By Dr. Elizabeth Eggert
Kids are just as susceptible to occasional or chronic bad breath as adults are. If you’ve noticed bad breath when your child comes in for a snuggle, there are remedies. If their bad breath is a chronic problem, it’s important to investigate why. Bad breath may have its roots in poor dental hygiene or in another underlying health issue.
Improve Oral Hygiene to Improve Breath
Halitosis, a fancy name for bad breath, can be a consequence of poor oral self-care. Kids are prone to resisting or neglecting their brushing and flossing routines, so sometimes getting them back on track in this respect can resolve issues of unpleasant breath.
Leftover food debris can make breath smell bad. Both food particles and plaque feed the ordinary bacteria that live in the mouth. When they consume these organic materials, they emit volatile sulfur compounds that don’t smell good.
Poor hygiene can lead to cavities, gum disease, infections and other disorders of the mouth’s soft tissues. All of these can contribute to unwelcome scents in the mouth. It’s critical to resolve the root cause in these circumstances, to make sure your child’s mouth stays healthy. The tongue can also build up a whitish coating that consists of food, bacteria and sloughed-off skin cells. Brushing the tongue will help remove this coating. If your child has any loose fillings or crowns, these can also trap food that feeds bacteria.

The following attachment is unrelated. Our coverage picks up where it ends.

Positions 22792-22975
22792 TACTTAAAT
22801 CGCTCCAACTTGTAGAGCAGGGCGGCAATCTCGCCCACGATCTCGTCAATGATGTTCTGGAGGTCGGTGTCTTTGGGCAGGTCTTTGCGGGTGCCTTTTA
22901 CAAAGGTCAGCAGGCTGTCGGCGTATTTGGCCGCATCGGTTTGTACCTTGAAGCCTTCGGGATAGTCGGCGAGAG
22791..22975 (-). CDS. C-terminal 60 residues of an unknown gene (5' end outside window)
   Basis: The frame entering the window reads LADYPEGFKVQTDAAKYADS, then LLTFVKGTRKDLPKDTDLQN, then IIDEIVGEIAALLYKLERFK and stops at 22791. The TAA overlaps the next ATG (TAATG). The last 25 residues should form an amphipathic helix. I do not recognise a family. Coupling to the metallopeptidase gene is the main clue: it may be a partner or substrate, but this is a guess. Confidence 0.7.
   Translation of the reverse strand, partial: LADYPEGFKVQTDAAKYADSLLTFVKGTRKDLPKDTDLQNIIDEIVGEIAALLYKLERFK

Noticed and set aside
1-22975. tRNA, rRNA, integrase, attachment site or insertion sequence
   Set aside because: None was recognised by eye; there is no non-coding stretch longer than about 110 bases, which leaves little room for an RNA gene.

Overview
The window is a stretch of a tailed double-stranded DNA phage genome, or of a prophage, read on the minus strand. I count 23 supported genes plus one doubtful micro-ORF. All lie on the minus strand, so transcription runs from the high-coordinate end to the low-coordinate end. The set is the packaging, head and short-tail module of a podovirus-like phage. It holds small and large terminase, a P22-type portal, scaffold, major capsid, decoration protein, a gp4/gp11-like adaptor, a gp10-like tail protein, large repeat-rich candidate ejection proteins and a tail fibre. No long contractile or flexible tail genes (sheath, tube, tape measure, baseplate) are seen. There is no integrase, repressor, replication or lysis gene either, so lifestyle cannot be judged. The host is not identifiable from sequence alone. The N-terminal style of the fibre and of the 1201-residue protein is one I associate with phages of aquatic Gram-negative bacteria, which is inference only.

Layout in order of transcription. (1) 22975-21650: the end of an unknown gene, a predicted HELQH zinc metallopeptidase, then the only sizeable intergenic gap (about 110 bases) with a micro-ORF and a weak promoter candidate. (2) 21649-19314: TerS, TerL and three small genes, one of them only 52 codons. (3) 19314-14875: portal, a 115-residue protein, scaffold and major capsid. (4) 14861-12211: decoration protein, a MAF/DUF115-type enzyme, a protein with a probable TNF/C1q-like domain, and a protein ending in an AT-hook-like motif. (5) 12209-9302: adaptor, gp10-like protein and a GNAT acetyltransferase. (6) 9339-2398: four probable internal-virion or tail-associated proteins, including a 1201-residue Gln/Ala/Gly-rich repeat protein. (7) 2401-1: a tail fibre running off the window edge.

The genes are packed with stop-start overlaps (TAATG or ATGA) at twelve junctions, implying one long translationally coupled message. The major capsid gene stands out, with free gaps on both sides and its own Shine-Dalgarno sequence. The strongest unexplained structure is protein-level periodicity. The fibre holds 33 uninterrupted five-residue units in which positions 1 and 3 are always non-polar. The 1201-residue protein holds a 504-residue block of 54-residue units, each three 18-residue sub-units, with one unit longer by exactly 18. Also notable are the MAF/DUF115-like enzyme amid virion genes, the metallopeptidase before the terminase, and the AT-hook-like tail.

When your child comes to see Dr. Jeff or Dr. Elizabeth, please let us know if bad breath is an issue for your child, and we’ll help get to the bottom of the cause.
Other Causes of Bad Breath in Kids
Halitosis can also be caused by some non-dental related health issues:
- Foreign object in the nose: Curious kids sometimes insert objects into their nostrils, which can lodge in the nasal passages. This can cause an ill-smelling infection.
- Sinus infection: With a sinus infection, fluids collect in the nasal passages and throat, bacteria accumulates in these fluids and can multiply and up the smell level.
- Swollen tonsils: Infected tonsils are red and inflamed, and may have white spots and smell bad. The infection itself can smell bad, and the swollen tonsils can trap food which can also lead to unpleasant odors.
- Complex and rare health issues like kidney failure, liver problems, stomach infections, diabetes, and cancer of the mouth can promote bad breath in children. Chemotherapy can also contribute to bad breath.
- Mouth breathing, dry mouth and low saliva levels: Saliva helps keep mouths healthy. It washes away bacteria and food debris, and it also neutralizes cavity-causing acids. The absence of saliva can promote halitosis.
- Medications: Some medications cause a dry mouth and bad breath.
- Diet: Garlic, onions, and other strongly flavored foods can cause bad breath, as can high-protein foods like fish, cheese and red meat.